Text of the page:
Dave Rubin designed the bronze monument that sits on the downtown dock. (KRBD file photo)

Despite the objections of some vendors who have leased space on the downtown dock to sell tours, the Ketchikan City Council voted Thursday to accept nearly all the proposed changes to the dock vendor lease program.

Those changes include moving vendor booths away from the Ketchikan Visitors Bureau on Berth 2; prohibiting freestanding signs outside the booths; and not allowing tour companies to take visitors to the Mountain Point Boat Launch unless they’re transferring them to a charter boat.

Tour operators hold signs while cruise passengers disembark from the Eurodam. (KRBD file photo by Leila Kheiry)

The Council chose to allow tour vendors to continue soliciting sales within a 6-foot radius of their sales booths. Partly because of that decision, Port and Harbors Director Steve Corporon said he won’t move forward with new larger booths for the dock.

The biggest objection from vendors who spoke Thursday was the proposal that would have prohibited them from soliciting sales outside of the booths. Steve McDonald told the Council he also didn’t believe the proposals had been vetted thoroughly, and suggested tabling the issue.

“I went to the harbormaster meeting and the three points I wanted to discuss, I was told they were non-negotiable, will not allow, and will not allow,” he said. “This proposal offers drastic changes that negatively affect so many of the public needs, the public needs to be given another opportunity to speak out on it and offer solutions.”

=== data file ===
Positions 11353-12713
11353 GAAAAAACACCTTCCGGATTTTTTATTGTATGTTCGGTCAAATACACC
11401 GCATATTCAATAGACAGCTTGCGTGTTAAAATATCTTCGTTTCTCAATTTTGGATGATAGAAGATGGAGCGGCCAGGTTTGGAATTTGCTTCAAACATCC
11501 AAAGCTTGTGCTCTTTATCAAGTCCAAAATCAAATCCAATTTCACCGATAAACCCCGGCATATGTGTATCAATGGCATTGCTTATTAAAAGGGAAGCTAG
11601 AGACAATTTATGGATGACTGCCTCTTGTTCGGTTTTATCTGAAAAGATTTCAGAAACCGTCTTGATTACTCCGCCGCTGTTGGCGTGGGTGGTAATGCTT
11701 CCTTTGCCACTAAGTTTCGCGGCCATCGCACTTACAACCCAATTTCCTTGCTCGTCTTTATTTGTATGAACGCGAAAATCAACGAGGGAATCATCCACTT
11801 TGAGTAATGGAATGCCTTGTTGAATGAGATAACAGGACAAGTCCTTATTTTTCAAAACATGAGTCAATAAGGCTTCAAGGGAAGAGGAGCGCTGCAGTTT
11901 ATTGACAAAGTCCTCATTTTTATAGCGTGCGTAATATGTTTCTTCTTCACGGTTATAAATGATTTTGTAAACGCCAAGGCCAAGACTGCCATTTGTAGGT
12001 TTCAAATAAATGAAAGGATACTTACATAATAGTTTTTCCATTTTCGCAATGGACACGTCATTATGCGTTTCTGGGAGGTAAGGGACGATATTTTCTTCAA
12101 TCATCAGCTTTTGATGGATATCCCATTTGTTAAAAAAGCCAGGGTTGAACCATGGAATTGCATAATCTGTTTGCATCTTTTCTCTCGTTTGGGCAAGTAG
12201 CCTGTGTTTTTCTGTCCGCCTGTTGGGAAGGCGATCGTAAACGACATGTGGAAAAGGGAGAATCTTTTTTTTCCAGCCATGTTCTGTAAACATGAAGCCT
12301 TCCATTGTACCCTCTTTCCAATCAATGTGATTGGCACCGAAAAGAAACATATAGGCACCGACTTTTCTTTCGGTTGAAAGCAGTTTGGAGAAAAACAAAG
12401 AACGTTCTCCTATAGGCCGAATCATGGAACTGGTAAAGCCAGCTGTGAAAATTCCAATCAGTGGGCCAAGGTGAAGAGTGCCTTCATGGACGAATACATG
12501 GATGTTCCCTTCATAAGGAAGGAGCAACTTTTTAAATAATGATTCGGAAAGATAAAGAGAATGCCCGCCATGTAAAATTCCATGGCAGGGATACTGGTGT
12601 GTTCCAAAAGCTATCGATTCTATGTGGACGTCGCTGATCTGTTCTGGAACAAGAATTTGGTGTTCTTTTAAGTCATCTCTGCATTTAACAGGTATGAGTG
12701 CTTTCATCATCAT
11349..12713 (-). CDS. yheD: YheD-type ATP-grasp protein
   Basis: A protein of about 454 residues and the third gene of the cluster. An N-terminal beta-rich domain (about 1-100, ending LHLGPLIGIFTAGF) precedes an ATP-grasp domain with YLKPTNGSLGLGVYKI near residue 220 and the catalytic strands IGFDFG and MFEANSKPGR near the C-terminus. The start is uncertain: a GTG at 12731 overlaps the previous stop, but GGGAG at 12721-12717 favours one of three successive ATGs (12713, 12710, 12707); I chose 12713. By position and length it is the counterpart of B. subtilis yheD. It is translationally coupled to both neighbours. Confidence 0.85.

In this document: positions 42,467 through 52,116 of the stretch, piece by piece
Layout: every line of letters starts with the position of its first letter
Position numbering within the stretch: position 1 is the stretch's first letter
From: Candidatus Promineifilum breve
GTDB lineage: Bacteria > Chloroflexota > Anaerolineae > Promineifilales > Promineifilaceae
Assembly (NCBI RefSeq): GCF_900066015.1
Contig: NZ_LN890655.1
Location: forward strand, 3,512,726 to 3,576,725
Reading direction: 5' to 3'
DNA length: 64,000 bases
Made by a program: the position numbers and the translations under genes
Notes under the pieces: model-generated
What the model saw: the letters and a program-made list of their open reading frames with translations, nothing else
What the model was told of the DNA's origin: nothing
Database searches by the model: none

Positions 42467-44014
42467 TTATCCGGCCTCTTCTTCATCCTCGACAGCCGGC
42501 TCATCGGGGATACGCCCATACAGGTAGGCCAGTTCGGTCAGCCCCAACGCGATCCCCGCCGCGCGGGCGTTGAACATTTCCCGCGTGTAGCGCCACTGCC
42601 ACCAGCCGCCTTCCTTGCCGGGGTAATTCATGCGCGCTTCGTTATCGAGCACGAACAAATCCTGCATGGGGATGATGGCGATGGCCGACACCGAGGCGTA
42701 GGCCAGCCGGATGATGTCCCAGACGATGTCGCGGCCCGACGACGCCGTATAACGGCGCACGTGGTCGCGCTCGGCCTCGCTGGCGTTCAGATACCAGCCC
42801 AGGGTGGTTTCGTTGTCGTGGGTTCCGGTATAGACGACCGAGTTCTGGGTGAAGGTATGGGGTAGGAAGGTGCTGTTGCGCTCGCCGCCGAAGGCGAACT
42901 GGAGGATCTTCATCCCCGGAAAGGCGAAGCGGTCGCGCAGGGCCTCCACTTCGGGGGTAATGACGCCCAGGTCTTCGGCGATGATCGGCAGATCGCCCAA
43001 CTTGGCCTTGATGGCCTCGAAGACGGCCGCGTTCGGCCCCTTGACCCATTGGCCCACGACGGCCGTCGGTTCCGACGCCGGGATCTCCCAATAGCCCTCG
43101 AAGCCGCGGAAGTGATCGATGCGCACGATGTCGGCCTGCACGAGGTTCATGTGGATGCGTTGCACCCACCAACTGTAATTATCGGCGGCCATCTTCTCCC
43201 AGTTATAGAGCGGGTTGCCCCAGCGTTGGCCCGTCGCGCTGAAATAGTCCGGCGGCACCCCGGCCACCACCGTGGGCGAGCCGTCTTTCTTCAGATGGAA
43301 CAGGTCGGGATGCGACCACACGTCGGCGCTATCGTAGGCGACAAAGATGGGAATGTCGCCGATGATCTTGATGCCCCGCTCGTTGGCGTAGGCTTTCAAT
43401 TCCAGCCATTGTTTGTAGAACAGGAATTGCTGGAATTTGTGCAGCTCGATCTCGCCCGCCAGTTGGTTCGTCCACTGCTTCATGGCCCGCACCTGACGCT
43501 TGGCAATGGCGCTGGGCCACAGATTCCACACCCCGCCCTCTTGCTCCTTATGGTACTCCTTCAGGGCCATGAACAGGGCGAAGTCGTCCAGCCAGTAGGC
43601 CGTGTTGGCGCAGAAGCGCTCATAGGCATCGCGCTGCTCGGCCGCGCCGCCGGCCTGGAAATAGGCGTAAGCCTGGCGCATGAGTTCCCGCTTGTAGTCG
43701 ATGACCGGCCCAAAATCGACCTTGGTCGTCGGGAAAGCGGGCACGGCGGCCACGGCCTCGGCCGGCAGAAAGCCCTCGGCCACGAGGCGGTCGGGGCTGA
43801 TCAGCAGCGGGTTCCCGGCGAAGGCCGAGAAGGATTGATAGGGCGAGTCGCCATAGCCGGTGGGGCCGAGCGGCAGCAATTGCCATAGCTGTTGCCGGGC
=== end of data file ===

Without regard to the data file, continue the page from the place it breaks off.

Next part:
Council member Mark Flora is on the Port and Harbors Advisory Board, and responded that the proposal had been thoroughly vetted through a substantive report, and a two-and-a-half-hour board meeting.

Flora said as the industry moves toward larger ships bringing more people, the community will have to adjust.

“We’re going to run into more and more scenarios whereas changes are made to accommodate larger ships and larger numbers of passengers, everybody is going to be impacted and nobody is going to get everything they want,” he said.  

Corporon noted there were only a couple of items that he did tell vendors were non-negotiable. One was the Mountain Point issue. That area is not developed for tourists, and groups of visitors were getting in the way of people trying to launch their boats.

He said Thursday that the other non-negotiable item was a request from vendors to place a tour sales booth next to the bronze statues on Berth 2.

“We made that area specifically as a focal point for Ketchikan; a gateway to Ketchikan. That’s where the arch is – that’s why we moved the statues there,” he said. “It’s a beautiful photo opportunity with the welcome arch and the statues and if you do it just right, you get Deer Mountain in the same shot. I will never allow that over there as a recommendation. I know it’s not up to me; it’s up to you guys and Karl, but I will never recommend that.”

The council voted 6-1 to amend the proposed changes, allowing tour vendors to continue soliciting tours outside of their sales booths. Council member Dick Coose voted no, arguing that with bigger ships and more passengers the congestion on the docks was going to get worse.

The council then voted unanimously to approve the overall motion, endorsing the rest of Corporon’s suggested changes to the dock tour vendor lease program.

Also Thursday, the Council agreed to reschedule its regular meeting of Nov. 16th to Nov. 20th. Too many members are expected to be absent on the 16th, and there wouldn’t be a quorum.